By: Lawton Mackall (1888-1968)
Bizarre (version 2)
A series of humorous musings, short-length jokes, often concerning words and manners.
By: Ellis Parker Butler (1869-1937)
Perkins of Portland
Amusing tales showing the effectiveness of advertising some rather questionable products. Perkins and the narrator partner in promotions directed at a gullible and willing public. Unlike most tales of the kind, with moralistic endings where the 'sharps' come to grief, Perkins and Co. become wealthy and quite pleased with themselves.
By: Ella Wheeler Wilcox (1850-1919)
Six Bad Husbands and Six Unhappy Wives
This is a collection of six short stories, each of them illustrating that even a marriage which looks perfect from the outside can be sabotaged quite easily by the two people involved.
By: H. G. Wells (1866-1946)
Food of the Gods, and How It Came to Earth (version 2)
Mr. Bensington and Professor Redwood have invented a substance that causes living things to grow - and grow - and grow! As their experiments progress, the substance quickly gets out of control and the fun begins as insects and plants receive the benefit of the Food of the Gods. Surely nobody would dream of feeding such a thing to a human child… would they? In this little-known science fiction satire, Wells takes potshots at every member of society: scientists, ministers, charitable heiresses, revolutionaries, and everyone in between. Yet in the end, Wells shows his faith both in humanity and its never-ceasing progress. - Summary by Catharine Eastman
By: Mark Twain (1835-1910)
Adventures of Huckleberry Finn (Dramatic Reading)
In order to escape his cruel father, and led by a thirst for adventure, Huck Finn sets off down the Mississippi River with Jim, an escaped slave. But trouble is never far behind them, and their adventures are only beginning when they meet up with two men who claim to be a duke and a king! And that’s before Jim gets captured by none other than Tom Sawyer’s aunt and uncle… who mistake Huck for Tom. The hilarious adventures and scrapes of Huck, Jim, Tom, and others are brought to life in this dramatic reading...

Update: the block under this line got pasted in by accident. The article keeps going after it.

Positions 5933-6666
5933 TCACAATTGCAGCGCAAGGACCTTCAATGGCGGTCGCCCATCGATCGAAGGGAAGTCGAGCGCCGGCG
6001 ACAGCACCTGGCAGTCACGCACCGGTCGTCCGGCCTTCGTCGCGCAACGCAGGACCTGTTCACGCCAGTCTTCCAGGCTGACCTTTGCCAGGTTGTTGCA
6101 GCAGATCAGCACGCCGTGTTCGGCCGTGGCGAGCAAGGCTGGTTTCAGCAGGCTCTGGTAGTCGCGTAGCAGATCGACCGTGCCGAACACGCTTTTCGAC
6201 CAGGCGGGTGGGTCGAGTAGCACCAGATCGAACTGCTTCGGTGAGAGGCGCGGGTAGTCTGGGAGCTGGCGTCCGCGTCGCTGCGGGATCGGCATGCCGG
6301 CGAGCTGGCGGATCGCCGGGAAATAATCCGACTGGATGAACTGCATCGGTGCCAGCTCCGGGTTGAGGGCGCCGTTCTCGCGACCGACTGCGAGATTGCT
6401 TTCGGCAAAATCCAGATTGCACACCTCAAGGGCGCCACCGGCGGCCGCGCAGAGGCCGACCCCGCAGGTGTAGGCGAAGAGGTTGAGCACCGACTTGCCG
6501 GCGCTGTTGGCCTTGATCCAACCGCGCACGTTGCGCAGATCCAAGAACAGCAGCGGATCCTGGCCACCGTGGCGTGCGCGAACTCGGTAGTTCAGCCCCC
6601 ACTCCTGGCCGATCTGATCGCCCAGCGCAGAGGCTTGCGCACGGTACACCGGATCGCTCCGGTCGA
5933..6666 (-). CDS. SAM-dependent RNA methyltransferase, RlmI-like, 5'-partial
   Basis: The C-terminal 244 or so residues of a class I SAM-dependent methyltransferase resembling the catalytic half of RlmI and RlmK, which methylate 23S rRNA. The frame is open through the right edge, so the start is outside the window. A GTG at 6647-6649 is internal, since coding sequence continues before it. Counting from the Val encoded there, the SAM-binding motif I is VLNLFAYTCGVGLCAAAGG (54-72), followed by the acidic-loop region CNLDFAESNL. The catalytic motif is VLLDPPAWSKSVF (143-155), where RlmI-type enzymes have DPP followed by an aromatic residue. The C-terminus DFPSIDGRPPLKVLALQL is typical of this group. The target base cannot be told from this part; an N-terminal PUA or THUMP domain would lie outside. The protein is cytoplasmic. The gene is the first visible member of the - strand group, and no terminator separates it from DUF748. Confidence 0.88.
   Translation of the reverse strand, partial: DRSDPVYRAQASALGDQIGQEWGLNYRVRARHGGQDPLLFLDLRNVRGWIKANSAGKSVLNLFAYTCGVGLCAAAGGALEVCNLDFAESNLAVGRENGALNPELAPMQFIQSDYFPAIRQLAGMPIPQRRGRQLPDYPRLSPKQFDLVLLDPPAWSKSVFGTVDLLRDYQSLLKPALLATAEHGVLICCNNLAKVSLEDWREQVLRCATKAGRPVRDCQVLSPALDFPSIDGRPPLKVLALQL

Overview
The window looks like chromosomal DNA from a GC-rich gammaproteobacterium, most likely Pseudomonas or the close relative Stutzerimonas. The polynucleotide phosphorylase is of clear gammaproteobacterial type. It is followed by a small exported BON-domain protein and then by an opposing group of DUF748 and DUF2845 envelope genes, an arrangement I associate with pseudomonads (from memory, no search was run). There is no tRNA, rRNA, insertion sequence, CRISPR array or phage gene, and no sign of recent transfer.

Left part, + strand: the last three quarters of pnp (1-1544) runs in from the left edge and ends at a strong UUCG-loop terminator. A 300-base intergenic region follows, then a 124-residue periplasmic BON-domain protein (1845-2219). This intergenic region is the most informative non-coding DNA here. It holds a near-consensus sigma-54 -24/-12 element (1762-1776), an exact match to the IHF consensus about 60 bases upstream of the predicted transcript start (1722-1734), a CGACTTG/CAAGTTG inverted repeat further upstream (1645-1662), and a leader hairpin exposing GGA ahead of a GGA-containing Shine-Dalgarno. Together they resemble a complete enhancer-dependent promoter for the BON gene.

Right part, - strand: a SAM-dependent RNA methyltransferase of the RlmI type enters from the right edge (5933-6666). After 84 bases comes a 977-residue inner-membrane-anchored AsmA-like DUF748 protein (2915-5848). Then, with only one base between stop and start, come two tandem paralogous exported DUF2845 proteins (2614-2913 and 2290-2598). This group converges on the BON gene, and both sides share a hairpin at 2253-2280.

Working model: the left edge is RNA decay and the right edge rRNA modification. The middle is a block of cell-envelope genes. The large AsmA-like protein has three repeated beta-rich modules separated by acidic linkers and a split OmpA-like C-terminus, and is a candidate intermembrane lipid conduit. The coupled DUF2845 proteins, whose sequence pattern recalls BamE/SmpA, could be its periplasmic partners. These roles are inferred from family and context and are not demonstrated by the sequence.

By: John Kendrick Bangs (1862-1922)
Idiot at home
The Idiot returns along with Ms Idiot and their two children, Mollie and Tommy, move into their first house in suburbia. What follows are encounters with his companions from his boarding house days, Coffee and Repartee, along with new characters that inhabit suburbia with the unassailable logic of the Idiot and Mrs Idiot regarding various aspects of life in the suburbs, starting with why the knowledge of an egg beater is more important than that of Wagner. Which story is your favourite?
By: Mark Twain (1835-1910)
Mark Twain: The Complete Interviews
This collection of the 258 known, publicly-printed interviews of Mark Twain was compiled by Gary Scharnhorst and published by the University of Alabama Press. The interviews are in the Public Domain, and our thanks go to Gary Scharnhorst and the University of Alabama for making them available for this Public Domain audio recording. They were compiled in the University of Alabama Press book entitled "Mark Twain: The Complete Interviews" and are arranged, chronologically, from Twain's first authenticated interview in 1871, to his last interview in 1910...
By: Eliza Armstrong
Teacup Club (Dramatic Reading)